area empty-handed, both men responded to Ford's and Lucas' questions by denying any knowledge of the camera. Plaintiff and Rhodes were detained in an Avis trailer where the clothing of both was observed under ultra-violet light to have traces of an invisible powder and paste which had been previously painted on the camera.
Plaintiff and Rhodes were placed under arrest by Detective Ford after Mr. Barry Stratford, district manager for defendant arrived and indicated that he wanted both men prosecuted. A finding of probable cause to charge plaintiff with violating 18 U.S.C. § 661 was made by U.S. Magistrate W. Harris Grimsley on August 15, 1977. Rhodes entered a plea of guilty on September 9, 1977 and plaintiff was acquitted after trial by a U. S. Magistrate.
Summary judgment may be granted to a party if there are no genuine issues of material fact and the moving party is entitled to judgment as a matter of law, National Cable Television v. F. C. C., 156 U.S.App.D.C. 91, 479 F.2d 183 (1973). Plaintiff appears to argue that there are genuine issues of material fact in this case as to who instituted the arrest and prosecution of plaintiff and as to whether the arrest and prosecution were based on probable cause.
The law of Virginia is clear that giving honest assistance and information to law enforcement authorities does not render one liable for damages for malicious prosecution. See, Marsh v. Commercial and Savings Bank of Winchester, Va., 265 F. Supp. 614 (W.D.Va.1967); Keaton v. Balser, 340 F. Supp. 329 (W.D.Va.1972). Additionally, an individual cannot be falsely arrested or falsely imprisoned, where the arrest is made by a duly authorized law enforcement officer on the basis of acts committed in his presence which establish probable cause for the belief an offense is being committed. Yeatts v. Minton, 211 Va. 402, 177 S.E.2d 646 (1970). This principle is not changed by the fact that defendant participated in the detention of plaintiff or provided information which was the cause of defendant's imprisonment. See, Montgomery Ward v. Freeman, 199 F.2d 720, 723 (4th Cir. 1952).
Virginia law defines probable cause as a knowledge of a state of facts and circumstances which would excite the belief in a reasonable mind that the accused is guilty of the crime of which he is suspected. Burwell v. Virginia Acme Markets, Inc., 355 F. Supp. 784, 787 (S.D.W.Va.1973). Summary judgment may be properly entered whenever the undisputed facts make out the defense of probable cause. Clarke v. Montgomery Ward & Co., 298 F.2d 346, 349 (4th Cir. 1962); Bass v. Commercial Credit Corp., 317 F.2d 910 (5th Cir. 1963).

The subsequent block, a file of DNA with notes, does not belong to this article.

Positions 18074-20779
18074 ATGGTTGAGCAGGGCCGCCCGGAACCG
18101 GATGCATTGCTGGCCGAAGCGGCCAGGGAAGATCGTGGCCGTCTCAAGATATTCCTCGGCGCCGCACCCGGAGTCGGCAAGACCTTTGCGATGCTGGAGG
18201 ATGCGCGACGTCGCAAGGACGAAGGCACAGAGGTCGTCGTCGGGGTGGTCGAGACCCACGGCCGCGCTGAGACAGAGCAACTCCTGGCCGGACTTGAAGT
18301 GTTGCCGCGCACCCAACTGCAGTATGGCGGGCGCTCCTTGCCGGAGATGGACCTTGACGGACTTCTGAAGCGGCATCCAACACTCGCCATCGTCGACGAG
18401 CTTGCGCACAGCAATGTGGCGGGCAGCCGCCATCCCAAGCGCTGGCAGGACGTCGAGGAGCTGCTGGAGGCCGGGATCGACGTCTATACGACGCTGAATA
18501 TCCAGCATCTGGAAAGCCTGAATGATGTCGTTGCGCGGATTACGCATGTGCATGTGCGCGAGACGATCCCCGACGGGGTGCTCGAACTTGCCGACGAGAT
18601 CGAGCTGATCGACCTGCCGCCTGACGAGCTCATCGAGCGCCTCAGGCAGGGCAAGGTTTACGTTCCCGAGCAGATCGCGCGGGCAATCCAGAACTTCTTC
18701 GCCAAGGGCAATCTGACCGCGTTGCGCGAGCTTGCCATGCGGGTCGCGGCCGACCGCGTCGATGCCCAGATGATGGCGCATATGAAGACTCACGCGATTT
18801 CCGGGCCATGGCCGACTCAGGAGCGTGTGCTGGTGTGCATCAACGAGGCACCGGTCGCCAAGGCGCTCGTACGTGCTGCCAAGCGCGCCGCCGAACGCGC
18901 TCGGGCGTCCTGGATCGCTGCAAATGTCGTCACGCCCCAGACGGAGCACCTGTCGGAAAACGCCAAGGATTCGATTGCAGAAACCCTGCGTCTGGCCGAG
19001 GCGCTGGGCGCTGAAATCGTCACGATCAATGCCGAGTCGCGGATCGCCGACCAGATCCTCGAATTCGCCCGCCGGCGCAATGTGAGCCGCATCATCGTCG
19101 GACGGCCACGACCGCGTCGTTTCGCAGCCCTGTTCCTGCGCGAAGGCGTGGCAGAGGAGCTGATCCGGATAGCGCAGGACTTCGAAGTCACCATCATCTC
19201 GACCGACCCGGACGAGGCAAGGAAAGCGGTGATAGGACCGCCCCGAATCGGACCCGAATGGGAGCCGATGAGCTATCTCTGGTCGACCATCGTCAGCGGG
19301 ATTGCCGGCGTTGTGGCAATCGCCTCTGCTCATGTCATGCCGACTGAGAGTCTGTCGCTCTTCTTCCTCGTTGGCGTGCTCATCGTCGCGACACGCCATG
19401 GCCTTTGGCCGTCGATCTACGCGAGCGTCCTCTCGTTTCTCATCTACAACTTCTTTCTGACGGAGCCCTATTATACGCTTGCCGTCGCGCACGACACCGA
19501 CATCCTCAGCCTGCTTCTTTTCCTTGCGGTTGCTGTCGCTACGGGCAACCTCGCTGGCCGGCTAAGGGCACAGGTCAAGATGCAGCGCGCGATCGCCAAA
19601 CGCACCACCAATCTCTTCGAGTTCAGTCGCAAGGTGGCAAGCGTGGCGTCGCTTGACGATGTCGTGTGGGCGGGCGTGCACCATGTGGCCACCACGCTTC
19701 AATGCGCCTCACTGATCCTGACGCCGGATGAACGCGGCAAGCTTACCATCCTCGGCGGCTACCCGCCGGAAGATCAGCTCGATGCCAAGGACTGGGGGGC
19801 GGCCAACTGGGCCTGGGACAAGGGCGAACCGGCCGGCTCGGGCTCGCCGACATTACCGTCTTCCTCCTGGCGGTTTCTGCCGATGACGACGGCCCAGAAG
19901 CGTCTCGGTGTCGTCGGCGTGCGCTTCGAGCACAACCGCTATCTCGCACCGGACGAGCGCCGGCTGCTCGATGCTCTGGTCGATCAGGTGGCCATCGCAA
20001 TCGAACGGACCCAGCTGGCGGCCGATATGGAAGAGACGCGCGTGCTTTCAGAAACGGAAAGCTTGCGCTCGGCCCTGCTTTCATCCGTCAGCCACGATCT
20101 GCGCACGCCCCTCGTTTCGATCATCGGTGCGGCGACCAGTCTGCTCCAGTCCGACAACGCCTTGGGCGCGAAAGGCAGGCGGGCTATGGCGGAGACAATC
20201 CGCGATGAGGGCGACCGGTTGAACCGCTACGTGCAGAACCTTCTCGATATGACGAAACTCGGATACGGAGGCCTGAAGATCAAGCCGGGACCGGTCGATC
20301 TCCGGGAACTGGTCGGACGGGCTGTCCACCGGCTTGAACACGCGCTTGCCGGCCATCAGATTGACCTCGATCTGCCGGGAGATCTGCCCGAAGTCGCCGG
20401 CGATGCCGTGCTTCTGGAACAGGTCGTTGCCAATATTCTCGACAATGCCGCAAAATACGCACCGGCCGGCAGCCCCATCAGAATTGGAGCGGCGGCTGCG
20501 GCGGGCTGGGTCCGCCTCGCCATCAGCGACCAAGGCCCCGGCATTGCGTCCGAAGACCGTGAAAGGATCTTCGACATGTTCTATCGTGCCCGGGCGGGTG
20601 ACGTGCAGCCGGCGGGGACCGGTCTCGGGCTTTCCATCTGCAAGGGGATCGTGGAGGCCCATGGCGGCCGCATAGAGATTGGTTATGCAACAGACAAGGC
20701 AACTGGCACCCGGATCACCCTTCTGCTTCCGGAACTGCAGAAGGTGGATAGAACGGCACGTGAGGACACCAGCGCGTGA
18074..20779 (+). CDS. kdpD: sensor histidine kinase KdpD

In the instant case, the undisputed facts establish that the arrest and prosecution of plaintiff were instituted by Detective Ford, a duly authorized police officer, and the U. S. Attorney's Office, not by defendant's agents. Further, the admitted acts of plaintiff, as observed by Detective Ford, were sufficient to establish probable cause for the arrest and prosecution. Defendant is entitled to summary judgment as a matter of law on plaintiff's claims of false arrest, false imprisonment and malicious prosecution.
Plaintiff admits in his deposition that he was never touched or placed in apprehension of tortious contact by defendant's agents. Consequently, plaintiff has no claim for assault and battery.
Plaintiff indicates that his claims of libel and slander are based on the following acts of defendant's agents: (1) Stratford's statement, "I want to prosecute them both;" (2) testimony of Lucas at the trial and during a subsequent union arbitration proceeding; (3) alleged attempts of Lucas and Stratford to solicit false testimony against plaintiff from defendant's employees.
The statement "I want to prosecute them both" does not constitute libel or slander as defined by the Virginia Code, § 18.2-417 (1950). All statements alleged to have been made by defendant's agents preliminary to or in the course of judicial proceedings are privileged because they were related to the legal proceedings. See, Brown v. Collins, 131 U.S.App.D.C. 68, 71, 402 F.2d 209, 212 (1968). The same is true regarding statements made at the union arbitration proceeding. See, Joftes v. Kaufman, 324 F. Supp. 660 (D.D.C.1971).
Further, the law is clear that once defendants raise serious questions with regard to the foundation of plaintiff's allegations, plaintiff may not rest on those allegations, but must come forward with competent, probative evidence in support of those allegations. Without such support, those allegations must fail and judgment be entered for defendants. Merit Motors, Inc. v. Chrysler Corp., 417 F. Supp. 263 (D.D.C.1976). Plaintiff's testimony in his deposition and affidavit is fraught with inadmissible hearsay and unsubstantiated allegations which fail to support his claims of libel and slander. Defendant is entitled to summary judgment on these claims.
Accordingly, defendant's motion for summary judgment is granted.
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